Gutherless v. Union Pacific Railroad Company

Filing 32

MEMORANDUM AND ORDER - Defendant's motion for a protective order (Filing No. 23 ) is granted. Plaintiff is barred from using or reviewing Neil Sponsel's recorded statement, (Filing No. 27 ). On or before April 14, 2021, Plaintiff must des troy all retained copies of the statement and file a declaration or other sworn statement, of record, indicating compliance with this order. Plaintiff shall make no further attempt to obtain additional copies of Neil Sponsel's recorded statement (Filing No. 27 ), from any source, without first seeking leave of court. Ordered by Magistrate Judge Cheryl R. Zwart. (LKO)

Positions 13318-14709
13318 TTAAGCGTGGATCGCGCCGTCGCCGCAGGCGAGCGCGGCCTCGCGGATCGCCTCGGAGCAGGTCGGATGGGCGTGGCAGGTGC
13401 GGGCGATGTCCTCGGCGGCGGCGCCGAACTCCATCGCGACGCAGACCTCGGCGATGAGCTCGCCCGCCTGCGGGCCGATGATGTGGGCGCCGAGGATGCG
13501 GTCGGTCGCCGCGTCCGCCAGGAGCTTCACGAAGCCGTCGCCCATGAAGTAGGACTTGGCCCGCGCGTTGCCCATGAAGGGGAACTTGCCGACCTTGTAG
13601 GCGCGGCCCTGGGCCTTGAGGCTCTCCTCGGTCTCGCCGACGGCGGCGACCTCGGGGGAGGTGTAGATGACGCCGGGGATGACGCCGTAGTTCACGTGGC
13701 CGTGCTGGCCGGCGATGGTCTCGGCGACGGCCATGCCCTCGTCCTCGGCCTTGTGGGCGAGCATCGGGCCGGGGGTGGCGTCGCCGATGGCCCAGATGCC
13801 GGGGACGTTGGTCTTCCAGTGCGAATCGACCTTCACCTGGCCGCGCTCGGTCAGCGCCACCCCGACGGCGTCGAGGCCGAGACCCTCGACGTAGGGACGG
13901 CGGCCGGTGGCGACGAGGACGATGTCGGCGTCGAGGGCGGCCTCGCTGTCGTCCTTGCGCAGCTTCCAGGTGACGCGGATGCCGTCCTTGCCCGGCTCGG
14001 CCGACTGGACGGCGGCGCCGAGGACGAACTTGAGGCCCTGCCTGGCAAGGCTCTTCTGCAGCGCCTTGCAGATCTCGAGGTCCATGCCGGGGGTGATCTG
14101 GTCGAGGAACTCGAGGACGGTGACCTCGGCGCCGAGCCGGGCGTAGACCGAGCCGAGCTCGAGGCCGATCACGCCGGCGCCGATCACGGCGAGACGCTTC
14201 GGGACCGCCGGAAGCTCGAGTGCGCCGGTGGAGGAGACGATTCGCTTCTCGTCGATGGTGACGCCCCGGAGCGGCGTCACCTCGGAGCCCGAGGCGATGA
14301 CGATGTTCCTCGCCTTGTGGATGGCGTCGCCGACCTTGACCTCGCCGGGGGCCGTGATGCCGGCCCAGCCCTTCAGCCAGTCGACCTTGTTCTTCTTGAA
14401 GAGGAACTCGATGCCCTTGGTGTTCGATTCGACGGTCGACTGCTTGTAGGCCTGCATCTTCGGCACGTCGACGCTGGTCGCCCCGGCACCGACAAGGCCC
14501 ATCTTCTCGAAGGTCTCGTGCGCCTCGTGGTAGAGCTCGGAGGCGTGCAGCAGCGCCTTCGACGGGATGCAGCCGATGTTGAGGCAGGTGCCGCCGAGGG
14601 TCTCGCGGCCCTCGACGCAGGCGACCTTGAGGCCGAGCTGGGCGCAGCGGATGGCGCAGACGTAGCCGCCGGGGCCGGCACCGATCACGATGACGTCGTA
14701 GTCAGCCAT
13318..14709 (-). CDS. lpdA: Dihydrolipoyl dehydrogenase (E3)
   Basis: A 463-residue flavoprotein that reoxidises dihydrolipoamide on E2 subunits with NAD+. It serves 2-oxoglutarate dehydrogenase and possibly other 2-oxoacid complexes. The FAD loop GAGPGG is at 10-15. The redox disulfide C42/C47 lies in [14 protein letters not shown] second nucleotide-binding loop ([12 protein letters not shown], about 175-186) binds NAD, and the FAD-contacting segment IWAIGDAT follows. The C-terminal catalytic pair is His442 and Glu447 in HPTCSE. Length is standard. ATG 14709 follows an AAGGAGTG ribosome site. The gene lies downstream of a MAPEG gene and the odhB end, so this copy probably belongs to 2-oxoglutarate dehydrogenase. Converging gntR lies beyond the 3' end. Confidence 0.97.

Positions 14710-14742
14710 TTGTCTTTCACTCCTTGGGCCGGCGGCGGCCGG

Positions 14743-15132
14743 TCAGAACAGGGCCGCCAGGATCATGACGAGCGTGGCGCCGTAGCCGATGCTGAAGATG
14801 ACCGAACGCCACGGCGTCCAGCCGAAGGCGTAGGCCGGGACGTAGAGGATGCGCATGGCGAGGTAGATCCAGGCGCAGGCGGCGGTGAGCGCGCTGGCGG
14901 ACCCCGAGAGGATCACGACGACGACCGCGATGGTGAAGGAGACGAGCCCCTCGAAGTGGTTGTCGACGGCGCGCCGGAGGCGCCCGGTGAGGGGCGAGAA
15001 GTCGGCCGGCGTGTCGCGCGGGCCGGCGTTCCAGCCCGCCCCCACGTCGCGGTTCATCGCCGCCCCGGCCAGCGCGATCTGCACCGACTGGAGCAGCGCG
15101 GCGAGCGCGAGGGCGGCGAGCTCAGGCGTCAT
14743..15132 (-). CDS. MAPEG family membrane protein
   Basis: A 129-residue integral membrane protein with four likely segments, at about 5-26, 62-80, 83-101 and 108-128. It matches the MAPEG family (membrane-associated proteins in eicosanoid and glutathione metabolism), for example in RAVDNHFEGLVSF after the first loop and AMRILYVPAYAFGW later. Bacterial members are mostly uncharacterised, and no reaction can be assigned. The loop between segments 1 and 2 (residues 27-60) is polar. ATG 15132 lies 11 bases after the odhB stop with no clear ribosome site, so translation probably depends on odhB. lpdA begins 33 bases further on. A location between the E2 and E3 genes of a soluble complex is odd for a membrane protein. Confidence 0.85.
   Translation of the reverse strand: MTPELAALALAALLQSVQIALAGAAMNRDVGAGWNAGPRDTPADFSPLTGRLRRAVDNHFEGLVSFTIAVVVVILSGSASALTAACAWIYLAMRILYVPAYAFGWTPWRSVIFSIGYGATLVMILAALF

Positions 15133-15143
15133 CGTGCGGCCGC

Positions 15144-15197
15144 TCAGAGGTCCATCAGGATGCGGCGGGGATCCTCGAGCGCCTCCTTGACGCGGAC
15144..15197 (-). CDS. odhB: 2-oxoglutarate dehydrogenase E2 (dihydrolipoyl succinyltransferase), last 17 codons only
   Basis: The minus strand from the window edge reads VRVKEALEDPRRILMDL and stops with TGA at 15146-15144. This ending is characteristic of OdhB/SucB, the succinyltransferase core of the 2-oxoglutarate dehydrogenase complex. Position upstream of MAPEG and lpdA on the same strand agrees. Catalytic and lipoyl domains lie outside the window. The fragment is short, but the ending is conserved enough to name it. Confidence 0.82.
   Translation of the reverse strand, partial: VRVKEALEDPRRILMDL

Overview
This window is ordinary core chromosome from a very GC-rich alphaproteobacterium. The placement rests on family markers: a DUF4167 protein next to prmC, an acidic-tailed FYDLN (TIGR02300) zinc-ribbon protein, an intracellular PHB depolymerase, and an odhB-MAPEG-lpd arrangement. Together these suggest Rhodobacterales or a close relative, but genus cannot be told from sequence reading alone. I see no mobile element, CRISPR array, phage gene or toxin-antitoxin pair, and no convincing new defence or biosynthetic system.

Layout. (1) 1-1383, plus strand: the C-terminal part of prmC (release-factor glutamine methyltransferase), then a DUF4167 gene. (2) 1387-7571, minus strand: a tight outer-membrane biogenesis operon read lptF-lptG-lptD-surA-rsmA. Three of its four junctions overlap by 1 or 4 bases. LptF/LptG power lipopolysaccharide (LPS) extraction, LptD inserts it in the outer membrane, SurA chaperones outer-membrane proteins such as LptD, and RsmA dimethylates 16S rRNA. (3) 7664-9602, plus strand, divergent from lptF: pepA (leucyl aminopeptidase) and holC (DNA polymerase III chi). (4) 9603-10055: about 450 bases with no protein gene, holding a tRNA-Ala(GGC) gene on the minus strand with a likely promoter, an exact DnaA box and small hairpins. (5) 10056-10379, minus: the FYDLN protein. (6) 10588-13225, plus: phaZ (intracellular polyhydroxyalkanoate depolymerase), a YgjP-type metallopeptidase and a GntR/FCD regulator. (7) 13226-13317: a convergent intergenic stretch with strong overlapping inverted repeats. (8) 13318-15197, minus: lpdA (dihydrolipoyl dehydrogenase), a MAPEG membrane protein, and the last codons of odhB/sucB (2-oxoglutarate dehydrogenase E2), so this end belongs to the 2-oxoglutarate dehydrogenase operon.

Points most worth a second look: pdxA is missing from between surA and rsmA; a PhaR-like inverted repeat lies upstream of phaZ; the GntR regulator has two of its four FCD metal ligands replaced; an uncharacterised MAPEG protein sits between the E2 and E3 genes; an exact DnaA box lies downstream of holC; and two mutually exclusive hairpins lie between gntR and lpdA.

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IN THE UNITED STATES DISTRICT COURT FOR THE DISTRICT OF NEBRASKA KATIE GUTHERLESS, Plaintiff, 8:20CV442 vs. MEMORANDUM AND ORDER UNION PACIFIC RAILROAD COMPANY, a Delaware Corporation; Defendant. This matter is before the court on the Motion for Protective Order filed by Defendant Union Pacific Railroad Company (“Defendant”). For the following reasons, the motion is granted. BACKGROUND This lawsuit arises from an alleged workplace injury to Plaintiff Katie Gutherless (“Plaintiff”). On June 16, 2019, while employed at Defendant’s Bailey Yard in North Platte, Nebraska, Plaintiff suffered a severe injury and resulting amputation of her dominant hand. Plaintiff’s injury occurred while she and coworker Neil Sponsel (“Sponsel”) were working as a “two-person switch crew.” (Filing No. 24 at CM/ECF p. 3). Plaintiff claims she sustained this injury because Sponsel “lacked sufficient training and experience, operated his remote-control locomotive in excess of the limit for remote coupling to push cars through a defective retarder, and failed to conduct an adequate safety briefing.” (Filing No. 1 at CM/ECF p. 3, ¶ 9). One day after the incident, on June 17, 2019, Defendant received a letter of representation and a document preservation request from Plaintiff’s attorney. (Filing No. 24-2). Defendant also immediately retained counsel and conducted an incident response investigation. As part of that investigation, on June 27, 2019, Defendant took a recorded statement from Sponsel. The statement was taken by Defendant employee Matt Starostka, with input from Defendant’s retained attorneys. (Filing No. 24 at CM/ECF p. 3). This lawsuit was then filed on October 21, 2020. (Filing No. 1). A progression order was entered by the court on December 15, 2020, (Filing No. 20), and the parties began discovery. Through written discovery, Plaintiff requested from Defendant copies of “statements of any kind, whether written or verbal, obtained from any persons, including but not limited to Plaintiff and her crew, with knowledge of relevant facts upon which this lawsuit is based.” (Filing No. 24-4 at CM/ECF p. 3). Defendant produced written statements of three individuals, including Sponsel. However, Defendant objected to production of other statements, including Sponsel’s recorded statement, claiming that the remaining statements were protected by work product privilege. (Filing No. 24-4 at CM/ECF p. 3). On January 22, 2021, Sponsel requested a copy of his own recorded statement. His asked that the statement be sent directly to Plaintiff’s attorney, or, in the alternative, sent directly to him. (Filing No. 24-6 at CM/ECF p. 1). Defendant sent the statement directly to Sponsel – not to Plaintiff’s attorney – on January 25, 2021. (Filing No. 26-3 at CM/ECF p. 1). Plaintiff’s attorney deposed Sponsel on January 27, 2021, at which time Sponsel was asked about the recorded statement. Sponsel testified that he had received a copy, but that he had not reviewed it prior to the deposition. He further testified that he was not certain, at that time, whether he would voluntarily provide a copy to Plaintiff’s counsel. Thereafter, on February 11, 2021, Plaintiff served Defendant with a notice of intent to subpoena the recorded statement from Sponsel. (Filing No. 24-8). In response, Defendant filed the instant motion, asking this court either to quash the subpoena or to enter a protective order preventing Plaintiff from obtaining the statement. (Filing No. 23). But, before this motion was fully submitted, on February 20, 2021, Sponsel voluntarily provided the statement to Plaintiff’s counsel. (Filing No. 25 at CM/ECF p. 1). Having obtained the statement, Plaintiff withdrew her intent to issue the subpoena. However, Defendant did not withdraw the instant motion – claiming that a protective order is still necessary. Defendant claims that Sponsel’s disclosure of the statement to Plaintiff’s counsel did not waive Defendant’s work product privilege and that the court should enter a protective order barring Plaintiff from further use of the statement and requiring destruction of all copies in Plaintiff’s possession. (Filing No. 29). DISCUSSION I. Application of Work Product Doctrine The parties agree that, as a general matter, Sponsel’s recorded statement is Defendant’s work product. Filing No. 24 at CM/ECF p. 6); (Filing No. 25 at CM/ECF p. 2). The court also agrees. At the time Sponsel gave his recorded statement, both parties had retained counsel. Investigation – from both sides – was in full swing. While the statement was not taken by Defendant’s attorney, it was taken with the attorney’s input and at his direction. See Diversified Indus., Inc., v. Meredith, 572 F.2d 596, 604 (8th Cir. 1977) (“[T]he concept of work product is not confined to information or materials gathered or assembled by a lawyer.”); see also Stark-Romero v. Nat'l R.R. Passenger Co. (AMTRAK), 276 F.R.D. 531, 539 (D.N.M. 2011) (holding that documents prepared by the railroad in anticipation of litigation and at the direction of counsel following a crossing accident “fall squarely within the heartland of work product”). Under those circumstances, the statement was made in anticipation of litigation, contained factual information relevant to the case, and should be considered ordinary work product.1 See Ellenbecker v. BNSF Ry. Co., 2019 WL 6771827, at *1 (D. Neb. Dec. 11, 2019) (quoting Simon v. G. D. Searle & Co., 816 F.2d 397, 401 (8th Cir. 1987). II. Substantial Need Under the work product doctrine “a party may not discover documents and tangible things that are prepared in anticipation of litigation or for trial by or for another party or its representative.” Fed. R. Civ. P. 26(b)(3)(A). But, the court may order production of ordinary work product if the party seeking the information demonstrates a “substantial need for the materials and the inability to obtain the information without undue hardship.” Herrera v. Union Pac. R.R. Co., 2017 WL 1458677, at *1 (D. Neb. Apr. 24, 2017) (quoting Baker v. General Motors Corp., 209 F.3d 1051, 1054 (8th Cir. 2000). Courts in this circuit have previous found that where a witness is available, there is no substantial need to obtain a previous, recorded statement that is otherwise protected as work product. See, e.g., Soyring v. Fehr, 2006 WL 8443343, at *4 (D. Minn. Feb. 23, 2006) (citation omitted); Falkner v. Gen. Motors Corp., 200 F.R.D. 620, 625 (S.D. Iowa 2001). Sponsel is an available witness in this case and was deposed by the Plaintiff on January 27, 2021. Plaintiff has presented no evidence that Sponsel was unable to recall the accident or answer There are two types of work product – ordinary and opinion. The type at issue here is ordinary work product, and the standard for disclosure will be applied accordingly. 1 deposition questioning. And, Defendant already produced a written statement from Sponsel, obtained on the night of the subject accident. (Filing No. 24 at CM/ECF p. 5). There is no substantial need warranting disclosure of Sponsel’s recorded statement. III. Waiver Even if unable to show of substantial need, a party may be entitled to the opposing party's work product if counsel has waived the protection. Pittman v. Frazer, 129 F.3d 983, 988 (8th Cir. 1997). Here, the parties proffer different standards for this court to adopt when analyzing whether a waiver of the work product privilege has occurred. Defendant invites the court to apply Gundacker v. Unisys Corp., 151 F.3d 842, 848 (8th Cir. 1998). However, Gundacker’s discussion of the issue is sparse. In Gundacker, the Eighth Circuit held that the district court did not abuse its discretion in determining that a document inadvertently disclosed to opposing counsel was still protected by the work product privilege. Defendant cites to one sentence in the Gundacker case, which states, that “there must be an intention that the opposing party see the work product” for waiver to occur. Gundacker, 151 F.3d at 848 (emphasis added). Defendant argues that Gundacker is binding on this court and broadly mandates that there can be no waiver of work product privilege unless there is an actual intent that an opposing party review the privileged material. (Filing No. 29 at CM/ECF p. 3). Conversely, Plaintiff claims that while an actual intention to disclosure the protected information is one way to waive privilege, it is not the only way. Plaintiff argues that when the circumstances of a disclosure “substantially increase” the likelihood that an opposing party will obtain the information, the work product privilege may be waived. (Filing No. 25 at CM/ECF p. 6) (quoting Lahart v. BNSF Ry. Co., 2017 WL 5634148, * 5 (S.D. Iowa March 28, 2017) (“A party also waives its protection when it ‘voluntarily share[s] the document in a way that is inconsistent with the goal of the protection, which is to prevent the opposing party from benefiting from an opponent’s mental impressions or legal theories.’”); see also United States v. Johnson, 378 F. Supp. 2d 1041 (N.D. Iowa 2005). The court need not determine which advocated standard applies because, applying either standard, I find Defendant has not waived work product privilege. First, there was no “actual intent” to disclose Sponsel’s recorded statement to Plaintiff. Defendant has consistently maintained that this statement is work product. It indicated that it was work product in its discovery response and otherwise resisted every attempt by Plaintiff to specifically obtain the statement. (Filing No. 29 at CM/ECF p. 5). Under the Gundacker standard, there was no waiver. Moreover, when Sponsel personally requested a copy, Defendant was required to provide it to him. Fed. R. Civ. P. 26(b)(3)(C) provides that “[a]ny party or other person may, on request and without the required showing, obtain the person's own previous statement about the action or its subject matter.” Fed. R. Civ. P. 26(b)(3)(C). A refusal to provide a previous statement to the maker subjects the withholding party to sanctions. Id. Sponsel requested his own statement, and Defendant complied with the federal rules (while maintaining that the statement was privileged). And, when asked by Sponsel in his original request to send the statement to Plaintiff’s counsel, Defendant declined and instead sent the statement directly to Sponsel. (Filing No. 25 at CM/ECF p. 2). Plaintiff claims that Defendant’s actions substantially increased the likelihood of Plaintiff obtaining the statement, arguing that “providing Sponsel with a copy of the statement knowing that the document might be shared with Plaintiff’s counsel is inconsistent with the work-production protection and establishes a waiver of the protection.” (Filing No. 25 at CM/ECF p. 7). But Defendant did not have a choice. He was required to send Sponsel the statement. Compliance with Rule 26(b)(3) “creates no right in a party to the litigation to obtain a copy of a statement of an ordinary witness without the usual showing required for work product.” In re Convergent Techs. Second Half 1984 Sec. Litig., 122 F.R.D. 555, 566 (N.D. Cal. 1988) (emphasis added). While Defendant may have anticipated that Sponsel would disclose the statement, there was no other course of action available: the statement had to be provided to Sponsel in order to comply with Rule 26. Defendant’s actions were not inconsistent with its claim of privilege nor did those actions substantially increase Plaintiff’s access to the statement within the meaning of the law. Plaintiff further argues that Defendant turned the statement over to Sponsel “without any notice or remarks” regarding the asserted privilege. (Filing No. 25 at CM/ECF p. 7). Plaintiff argues that “[a] failure to include such a caveat is an indication that ‘the disclosure is inconsistent with maintaining secrecy from possible adversaries.’” (Filing No. 25 at CM/ECF p. 7) (quoting Stix Prods., Inc. v. United Merchants & Mfrs., Inc., 47 F.R.D. 334, 338 (S.D. N.Y. 1969)). Defendant knew that Sponsel had been in discussions with Plaintiff’s counsel about requesting the statement. So, perhaps including an explicit claim of privilege in that email would have been the best practice. However, under the totality of the facts presented, the court will not find a waiver of privilege. Plaintiff was on consistent notice that Defendant believed that the recorded statement was protected by the work product doctrine and that no waiver had occurred. Defendant raised the privilege issue during Sponsel’s deposition—after Sponsel had received the recorded statement. Counsel paused or delayed the deposition to speak with the undersigned, who acknowledged the circumstances and topic required additional consideration and would not be decided during that call. The undersigned invited the parties to file a relevant motion on the matter in order to obtain a substantive review of this complicated privilege issue. Rather than file the motion, Plaintiff’s counsel served a subpoena on the Sponsel, thereby opting to skirt court involvement and obtain a statement without a judicial determination of the disputed privilege status. And while Defendant was objecting to production, Sponsel—not Defendant—produced the recorded statement to Plaintiff in response to the threatened subpoena. Plaintiff’s counsel clearly knew, and the court knew, that Defendant was asserting Sponsel’s recorded statement was work product. Defendant’s mere failure to tell Sponsel not to further disclose the statement will not be deemed a failure to adequately safeguard Defendant’s work product. Given the posture of the disclosure here, and Defendant’s consistent maintenance of its privilege claim, the court finds that Defendant did not intend, nor substantially increase the likelihood of, disclosure to Plaintiff. Thus, under either standard outlined by the parties, Defendant maintains its work product privilege as to Sponsel’s recorded statement. IV. Protective Order Originally, this matter was before the court on Defendant’s motion to quash Plaintiff’s intent to subpoena the statement from Sponsel, pursuant to Fed. R. Civ P. 45(d)(3), or in the alternative, for a protective order under Fed. R. Civ. P. 26(c). After Sponsel provided the statement to Plaintiff’s counsel, Defendant clarified that it was withdrawing its request to quash the subpoena and would proceed only on the request for a Rule 26 protective order. Given the above, the court need not, and will not, address the Rule 45 standard or any argument that this court was the improper venue for the motion to quash. Under Rule 26(c), “[t]he court may, for good cause, issue an order to protect a party or person from annoyance, embarrassment, oppression, or undue burden or expense ...[.]” Fed. R. Civ. P. 26(c). The moving party bears the burden to demonstrate good cause for the issuance of the protective order. Prism Techs. LLC v. AT&T Mobility, LLC, 2014 WL 3670949, at *1 (D. Neb. July 23, 2014) (citations omitted). For good cause to exist, “the parties seeking protection must show that specific prejudice or harm will result if no protective order is granted.” Vishay Dale Electrs., Inc. v. Cyntec Co., Ltd., 2008 WL 4372765, *3 (D. Neb. Sept. 22, 2008) (citation omitted). “Rule 26(c) confers broad discretion on the trial court to decide when a protective order is appropriate and what degree of protection is required.” Seattle Times Co. v. Rhinehart, 467 U.S. 20, 36 (1984). In addition to the moving party’s required showing, the court must also consider “the relative hardship to the nonmoving party should the protective order be granted.” General Dynamics Corp. v. Selb Mfg. Co., 481 F.2d 1204, 1212 (8th Cir.1973) (citing United States v. Kordel, 397 U.S. 1, 4–5 (1970)). “The balance of relative hardships includes an assessment of any substantial detriment to a party caused by the inclusion or failure to include the protection at issue.” Blair v. City of Omaha, 2011 WL 148120, at *2 (D. Neb. Jan. 18, 2011) (citation omitted). Having weighed the arguments and balanced the relative burden on the parties, the court finds that Defendant is entitled to a protective order. Accordingly, IT IS ORDERED: 1) Defendant’s motion for a protective order (Filing No. 23) is granted. 2) Plaintiff is barred from using or reviewing Neil Sponsel’s recorded statement, (Filing No. 27). On or before April 14, 2021, Plaintiff must destroy all retained copies of the statement and file a declaration or other sworn statement, of record, indicating compliance with this order. 3) Plaintiff shall make no further attempt to obtain additional copies of Neil Sponsel’s recorded statement (Filing No. 27), from any source, without first seeking leave of court. Dated this 31st day of March, 2021. BY THE COURT: s/ Cheryl R. Zwart United States Magistrate Judge